Finally Getting the Message: McLuhan’s Media Practice – A Lecture by Graham Larkin at the McLuhan Salon, Canadian Embassy, Berlin, in 2011

In a 1959 talk and a 1964 book Marshall McLuhan famously declares that “the medium is the message.” By 1967 the title of a typographically adventuresome book turns “message” into “massage”. In each case McLuhan is urging his audience to care less about the apparent content of communication (what happens to be “on” TV or “in” a book) and more about the psychodynamics of the particular medium (the effects of television or the book per se). Although later interpreters have viewed the medium=message/massage tenet as central to McLuhan’s thinking, there has been little sustained attention to the practical role of inscription, publication and broadcast in his work. In short, it is time to pay closer attention to the media practice behind McLuhan’s media theory. The present talk, based on extensive researches in the McLuhan fonds at Library & Archives Canada, will survey the evidence for McLuhan’s quotidian encounters with the very media that he investigates.

This lecture by art historian and researcher Graham Larkin was delivered at the McLuhan Salon, at the Canadian Embassy in Berlin in 2011, during the centenary celebrations for the birth on July 21, 1911 of  Marshall McLuhan. It only recently became available online. Follow this link to the online Hybrid Lecture Player, which provides the best viewing, with Graham Larkin lecturing in a window at the top right, a window on the top left that shows the archive documents he’s talking about, and the text of his lecture below it: .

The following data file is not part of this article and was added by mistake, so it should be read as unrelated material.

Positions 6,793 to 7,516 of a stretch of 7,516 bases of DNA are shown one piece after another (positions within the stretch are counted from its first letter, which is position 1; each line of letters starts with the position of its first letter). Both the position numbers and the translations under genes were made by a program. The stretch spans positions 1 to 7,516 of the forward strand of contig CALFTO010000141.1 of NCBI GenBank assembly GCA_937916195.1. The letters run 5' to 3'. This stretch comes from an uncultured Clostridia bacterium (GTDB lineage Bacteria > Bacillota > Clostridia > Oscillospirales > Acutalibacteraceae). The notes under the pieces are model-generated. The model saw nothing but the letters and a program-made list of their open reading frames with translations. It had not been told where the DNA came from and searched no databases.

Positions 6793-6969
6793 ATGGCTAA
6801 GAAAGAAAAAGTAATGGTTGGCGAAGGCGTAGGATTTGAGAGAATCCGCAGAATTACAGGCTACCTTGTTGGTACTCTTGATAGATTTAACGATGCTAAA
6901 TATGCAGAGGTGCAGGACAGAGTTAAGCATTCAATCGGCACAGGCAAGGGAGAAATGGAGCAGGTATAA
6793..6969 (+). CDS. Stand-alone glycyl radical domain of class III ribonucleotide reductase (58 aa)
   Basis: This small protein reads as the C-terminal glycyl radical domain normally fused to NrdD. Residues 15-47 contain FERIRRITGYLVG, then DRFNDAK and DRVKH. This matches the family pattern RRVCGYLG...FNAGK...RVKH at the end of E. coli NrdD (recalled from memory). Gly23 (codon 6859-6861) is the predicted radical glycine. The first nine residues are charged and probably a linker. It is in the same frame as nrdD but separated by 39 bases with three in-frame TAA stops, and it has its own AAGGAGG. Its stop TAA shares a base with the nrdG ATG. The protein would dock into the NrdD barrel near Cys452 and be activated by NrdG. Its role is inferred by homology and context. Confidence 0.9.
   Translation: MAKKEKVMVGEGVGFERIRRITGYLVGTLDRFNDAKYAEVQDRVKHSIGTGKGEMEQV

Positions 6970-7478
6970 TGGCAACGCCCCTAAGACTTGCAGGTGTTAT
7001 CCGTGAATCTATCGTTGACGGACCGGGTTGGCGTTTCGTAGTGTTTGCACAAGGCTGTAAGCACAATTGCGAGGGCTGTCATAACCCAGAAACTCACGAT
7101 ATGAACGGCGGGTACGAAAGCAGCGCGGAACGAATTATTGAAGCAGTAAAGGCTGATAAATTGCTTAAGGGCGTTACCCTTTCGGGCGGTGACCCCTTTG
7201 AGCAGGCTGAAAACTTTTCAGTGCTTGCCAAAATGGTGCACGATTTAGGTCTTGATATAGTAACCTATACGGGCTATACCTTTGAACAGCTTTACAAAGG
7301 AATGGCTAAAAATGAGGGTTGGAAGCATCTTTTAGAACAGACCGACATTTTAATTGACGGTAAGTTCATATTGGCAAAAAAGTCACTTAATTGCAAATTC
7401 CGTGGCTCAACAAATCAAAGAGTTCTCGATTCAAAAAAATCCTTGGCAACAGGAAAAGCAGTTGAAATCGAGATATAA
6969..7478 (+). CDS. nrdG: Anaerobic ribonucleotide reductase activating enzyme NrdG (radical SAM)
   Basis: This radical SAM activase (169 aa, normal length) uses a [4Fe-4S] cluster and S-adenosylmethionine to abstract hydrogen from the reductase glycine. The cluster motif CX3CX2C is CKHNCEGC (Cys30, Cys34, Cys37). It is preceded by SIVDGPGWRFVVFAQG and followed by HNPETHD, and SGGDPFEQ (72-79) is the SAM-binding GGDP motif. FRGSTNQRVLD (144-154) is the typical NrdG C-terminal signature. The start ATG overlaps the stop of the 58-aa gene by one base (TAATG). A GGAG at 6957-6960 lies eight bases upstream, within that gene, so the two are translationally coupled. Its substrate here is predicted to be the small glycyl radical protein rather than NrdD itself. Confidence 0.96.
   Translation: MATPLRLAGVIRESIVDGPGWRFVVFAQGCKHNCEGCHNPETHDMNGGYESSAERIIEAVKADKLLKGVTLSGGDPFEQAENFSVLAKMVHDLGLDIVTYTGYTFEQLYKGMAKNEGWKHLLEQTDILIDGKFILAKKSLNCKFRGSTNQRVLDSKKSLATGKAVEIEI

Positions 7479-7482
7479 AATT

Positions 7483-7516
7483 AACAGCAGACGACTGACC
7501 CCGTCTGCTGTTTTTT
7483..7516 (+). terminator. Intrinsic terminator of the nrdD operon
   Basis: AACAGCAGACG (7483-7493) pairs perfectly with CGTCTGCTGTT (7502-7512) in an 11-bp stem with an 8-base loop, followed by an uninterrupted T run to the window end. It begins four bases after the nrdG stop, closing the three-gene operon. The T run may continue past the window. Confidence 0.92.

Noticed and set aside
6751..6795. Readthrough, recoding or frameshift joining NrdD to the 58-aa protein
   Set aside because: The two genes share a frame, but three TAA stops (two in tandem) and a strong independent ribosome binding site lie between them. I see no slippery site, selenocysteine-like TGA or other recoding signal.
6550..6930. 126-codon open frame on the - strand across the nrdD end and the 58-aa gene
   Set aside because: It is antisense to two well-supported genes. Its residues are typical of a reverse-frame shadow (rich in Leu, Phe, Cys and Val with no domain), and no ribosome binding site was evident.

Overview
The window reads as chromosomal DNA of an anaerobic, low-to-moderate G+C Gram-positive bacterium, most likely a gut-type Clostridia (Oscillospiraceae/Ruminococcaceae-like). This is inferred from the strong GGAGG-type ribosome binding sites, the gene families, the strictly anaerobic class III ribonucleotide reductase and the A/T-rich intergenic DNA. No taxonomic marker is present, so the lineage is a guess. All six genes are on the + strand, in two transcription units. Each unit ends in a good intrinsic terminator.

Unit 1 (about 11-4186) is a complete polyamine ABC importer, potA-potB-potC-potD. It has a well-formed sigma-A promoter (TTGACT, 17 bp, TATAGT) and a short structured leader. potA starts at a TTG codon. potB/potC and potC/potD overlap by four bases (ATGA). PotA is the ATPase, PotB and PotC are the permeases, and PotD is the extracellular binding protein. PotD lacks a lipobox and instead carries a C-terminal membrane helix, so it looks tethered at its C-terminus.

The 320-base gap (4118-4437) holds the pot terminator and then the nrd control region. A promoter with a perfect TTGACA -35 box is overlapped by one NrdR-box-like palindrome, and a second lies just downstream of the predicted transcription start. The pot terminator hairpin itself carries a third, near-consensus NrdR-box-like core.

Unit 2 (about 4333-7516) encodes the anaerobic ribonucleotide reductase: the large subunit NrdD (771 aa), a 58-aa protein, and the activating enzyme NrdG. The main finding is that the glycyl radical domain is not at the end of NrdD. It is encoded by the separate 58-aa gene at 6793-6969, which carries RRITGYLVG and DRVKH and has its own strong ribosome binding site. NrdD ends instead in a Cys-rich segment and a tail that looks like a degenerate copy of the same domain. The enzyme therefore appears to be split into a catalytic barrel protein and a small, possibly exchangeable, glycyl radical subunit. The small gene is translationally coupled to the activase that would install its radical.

The one hour and 42 minute lecture is divided into the following sections: Intro, McLuhan’s Media Practice, Orality, Reading/Writing, Viewing Listening/Watching, Being a Character, Research publishing, Blow-up, The Freewheeing McLuhan. And it covers the following publications: The Mechanical Bride, Counterblast, Understanding Media, The Mediaum is the Massage, The McLuhan DEW Line, Explorations.

Here is the lecture by itself for anyone not wanting to view it on the Hybrid Lecture Player:

You can download a PDF of Larkin’s lecture from here:
About Graham Larkin: He lives in Ottawa, where he was curator of European & American Art at the National Gallery of Canada from 2005 to 2011. His researches into the early history of cataloguing and collecting include a doctoral dissertation (Harvard 2003) on the origins of the catalogue raisonné in 18th century print albums. While completing his dissertation, he assisted information designer Edward Tufte with the award-winning book Beautiful Evidence. Dr. Larkin has taught seminars and curated exhibitions at Harvard University, and at Stanford University where he was a Humanities Fellow from 2003-5. He has published in various journals including Print Quarterly, Word & Image, ArtForum and Studies in the History of Gardens and Designed Landscapes.

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